Evolution of mirror systems: a simple mechanism for complex cognitive functions

Ann N Y Acad Sci. 2011 Apr;1225(1):166-75. doi: 10.1111/j.1749-6632.2011.06002.x.


Mirror neurons (MNs) were first discovered in monkeys and subsequently in humans and birds. While MNs are deemed to play a number of high-level cognitive functions, here we propose that they serve a unitary form of sensorimotor recognition of others' behavior. We caution that this basic function should not be confounded with the higher order functions that stem from the wider cortical systems in which MNs are embedded. Depending on the species, MNs function at different levels of motor event recognition, from motor goals to fine grained movements, thus contributing to social learning and imitative phenomena. Recent studies show that MNs coding has a prospective nature, suggesting that MNs also play a role in anticipating and predicting the behavior of others during social interactions. The presence of mirroring mechanisms in subcortical structures related to visceromotor reactions and the large diffusion of imitative phenomena among animals suggest that MN systems may be more ancient and widespread than previously thought.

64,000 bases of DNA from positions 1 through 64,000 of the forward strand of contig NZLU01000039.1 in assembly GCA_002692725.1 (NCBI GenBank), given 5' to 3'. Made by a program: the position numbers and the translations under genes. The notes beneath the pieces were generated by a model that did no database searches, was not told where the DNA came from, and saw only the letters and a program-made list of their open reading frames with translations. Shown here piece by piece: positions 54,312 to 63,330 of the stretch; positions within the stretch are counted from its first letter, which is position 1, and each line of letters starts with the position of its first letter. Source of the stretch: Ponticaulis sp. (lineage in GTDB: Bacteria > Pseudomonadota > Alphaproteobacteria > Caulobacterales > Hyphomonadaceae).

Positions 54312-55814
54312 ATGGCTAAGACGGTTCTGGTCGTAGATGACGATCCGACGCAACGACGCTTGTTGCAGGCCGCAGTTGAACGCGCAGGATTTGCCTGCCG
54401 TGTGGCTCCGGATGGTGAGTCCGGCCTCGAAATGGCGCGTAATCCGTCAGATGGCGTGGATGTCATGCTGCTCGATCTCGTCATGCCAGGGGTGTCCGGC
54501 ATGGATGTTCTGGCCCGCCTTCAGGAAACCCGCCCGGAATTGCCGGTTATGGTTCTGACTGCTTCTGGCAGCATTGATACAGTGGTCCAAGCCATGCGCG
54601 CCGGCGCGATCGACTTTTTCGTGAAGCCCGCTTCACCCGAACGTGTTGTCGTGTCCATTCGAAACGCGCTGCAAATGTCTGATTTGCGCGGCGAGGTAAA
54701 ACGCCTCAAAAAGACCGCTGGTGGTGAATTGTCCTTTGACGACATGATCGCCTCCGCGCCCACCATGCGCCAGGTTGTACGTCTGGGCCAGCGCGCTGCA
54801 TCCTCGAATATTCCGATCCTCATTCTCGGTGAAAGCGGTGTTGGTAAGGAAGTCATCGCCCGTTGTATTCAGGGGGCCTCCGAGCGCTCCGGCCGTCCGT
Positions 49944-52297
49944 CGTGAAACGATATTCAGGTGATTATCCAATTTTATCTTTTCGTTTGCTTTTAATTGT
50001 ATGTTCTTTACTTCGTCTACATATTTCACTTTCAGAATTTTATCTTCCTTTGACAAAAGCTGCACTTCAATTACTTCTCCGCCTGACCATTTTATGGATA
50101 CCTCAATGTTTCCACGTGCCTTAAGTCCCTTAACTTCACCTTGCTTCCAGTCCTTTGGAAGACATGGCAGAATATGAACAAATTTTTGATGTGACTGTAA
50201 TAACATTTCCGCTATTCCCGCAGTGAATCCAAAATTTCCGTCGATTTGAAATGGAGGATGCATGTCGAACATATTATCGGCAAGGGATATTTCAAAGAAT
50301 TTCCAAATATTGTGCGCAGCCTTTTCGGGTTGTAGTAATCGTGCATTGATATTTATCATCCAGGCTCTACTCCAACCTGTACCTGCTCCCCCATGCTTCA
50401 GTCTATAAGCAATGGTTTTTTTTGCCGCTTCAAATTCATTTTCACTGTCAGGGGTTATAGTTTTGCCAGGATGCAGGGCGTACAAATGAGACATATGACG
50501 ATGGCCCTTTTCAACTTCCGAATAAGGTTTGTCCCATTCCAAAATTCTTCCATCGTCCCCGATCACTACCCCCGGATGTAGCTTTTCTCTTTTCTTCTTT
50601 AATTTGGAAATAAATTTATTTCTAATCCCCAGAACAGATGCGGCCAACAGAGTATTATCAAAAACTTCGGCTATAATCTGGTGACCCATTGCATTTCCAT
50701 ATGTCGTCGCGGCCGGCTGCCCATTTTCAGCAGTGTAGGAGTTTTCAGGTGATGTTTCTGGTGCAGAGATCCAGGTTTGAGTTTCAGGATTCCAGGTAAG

Publication types

  • Research Support, N.I.H., Extramural
  • Research Support, Non-U.S. Gov't
  • Review

MeSH terms

  • Animals
  • Biological Evolution*
  • Cognition / physiology*
  • Humans
  • Imitative Behavior / physiology*
  • Interpersonal Relations
  • Models, Biological
  • Motor Activity / physiology
  • Nerve Net / anatomy & histology
  • Nerve Net / physiology*
  • Phylogeny